Idina Menzel enchants fans in the Woodlands
Idina Menzel may forever be known as the “Frozen” lady.
Her big, belting voice gave life to tortured Queen Elsa in the Disney blockbuster. When it finally came time to sing “Let it Go” on Friday at the Cynthia Woods Mitchell Pavilion, she was joined by a chorus of awestruck kids from the crowd. It was impossibly adorable.
Everyone, in fact, seemed to know all the words. But there’s much more to Menzel’s voice and career. She had star turns in the original Broadway productions of “Rent” and “Wicked.” She also popped up on “Glee.”
What it means is that Menzel is a wonderfully diverse performer. She’s playful and flirty onstage, immediately engaging and fun to watch. It’s a dynamic reminiscent of Bette Midler’s live persona.
It was a brave choice to kick off with “Defying Gravity,” her signature “Wicked” number. But it also set a fiery tone for the night. She followed it with a spirited take on “Funny Girl” tune “Don’t Rain On My Parade.”
Menzel could have relied solely on her voice to carry the show. It has sparkle and wit and a piercing edge. She soared through “The Wizard and I” and emoted beautifully during Joni Mitchell’s “River.”
But her banter was equally entertaining. She joked about the lack of straight men in attendance (“Your wife dragged you here, didn’t she? You have no idea who I am”). She filled empty seats up front with fans from the back.
She teased her lighting guy about the smoke he insisted on to enhance the staging.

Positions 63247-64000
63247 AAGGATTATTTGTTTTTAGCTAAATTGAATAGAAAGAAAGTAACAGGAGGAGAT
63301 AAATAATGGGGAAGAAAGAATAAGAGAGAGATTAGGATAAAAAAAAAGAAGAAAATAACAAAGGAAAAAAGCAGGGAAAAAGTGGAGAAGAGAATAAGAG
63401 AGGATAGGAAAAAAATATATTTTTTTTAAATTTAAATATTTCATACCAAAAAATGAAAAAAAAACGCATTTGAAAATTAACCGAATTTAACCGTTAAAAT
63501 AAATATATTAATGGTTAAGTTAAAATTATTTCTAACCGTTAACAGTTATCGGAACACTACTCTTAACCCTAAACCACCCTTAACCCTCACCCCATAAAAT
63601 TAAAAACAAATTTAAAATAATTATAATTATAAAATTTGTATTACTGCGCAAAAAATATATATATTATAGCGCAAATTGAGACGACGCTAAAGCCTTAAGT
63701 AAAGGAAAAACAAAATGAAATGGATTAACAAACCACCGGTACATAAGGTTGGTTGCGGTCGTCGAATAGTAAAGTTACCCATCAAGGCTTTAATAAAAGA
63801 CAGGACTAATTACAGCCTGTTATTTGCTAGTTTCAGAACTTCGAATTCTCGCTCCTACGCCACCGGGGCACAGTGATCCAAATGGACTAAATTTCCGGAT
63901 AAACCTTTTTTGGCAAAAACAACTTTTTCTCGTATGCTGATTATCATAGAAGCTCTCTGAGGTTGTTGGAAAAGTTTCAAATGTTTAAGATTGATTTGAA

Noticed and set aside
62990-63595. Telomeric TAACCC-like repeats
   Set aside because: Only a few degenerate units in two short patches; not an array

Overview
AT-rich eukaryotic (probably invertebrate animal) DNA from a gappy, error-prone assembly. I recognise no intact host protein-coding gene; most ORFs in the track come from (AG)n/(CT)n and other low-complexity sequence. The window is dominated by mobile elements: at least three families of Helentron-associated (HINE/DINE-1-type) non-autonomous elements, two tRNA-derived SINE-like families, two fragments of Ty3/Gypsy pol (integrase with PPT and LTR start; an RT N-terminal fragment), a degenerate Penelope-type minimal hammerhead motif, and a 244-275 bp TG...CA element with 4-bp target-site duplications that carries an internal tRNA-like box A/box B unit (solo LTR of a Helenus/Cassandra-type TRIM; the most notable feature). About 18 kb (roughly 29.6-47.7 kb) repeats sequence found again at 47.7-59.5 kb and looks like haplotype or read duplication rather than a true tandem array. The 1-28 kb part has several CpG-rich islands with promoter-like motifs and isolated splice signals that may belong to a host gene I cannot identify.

“I can taste the smoke,” she said. “It’s not like I have to sing really high notes or anything.”
She was interrupted by nearby police sirens during a terrific mashup of Cole Porter’s “Love for Sale” and the Police’s “Roxanne.” She quickly worked it into a joke.
“Prostitution,” she quipped. “They’re coming to get me.”
Broadway was (of course) a recurring theme. She zipped through “There’s No Business Like Show Business” and “Anything Goes.” And there’s still major spark in “Rent” standout “Take Me or Leave Me,” which incited Menzel to jump offstage and hand off the mic to fans for a riotously fun sequence.
Menzel dedicated a moving ballad reworking of “No Day But Today,” also from “Rent,” to show creator Jonathan Larson, who died just before it opened on Broadway in 1996. “Always Starting Over” from recent Broadway musical “If/Then” was another standout.
Amid the showtunes and soundtracks Menzel, seemed most connected to “Still I Can’t be Still,” an early original tune, and Radiohead’s “Creep.”
She poured angst and emotion into every word, and that energy pulsed through the crowd.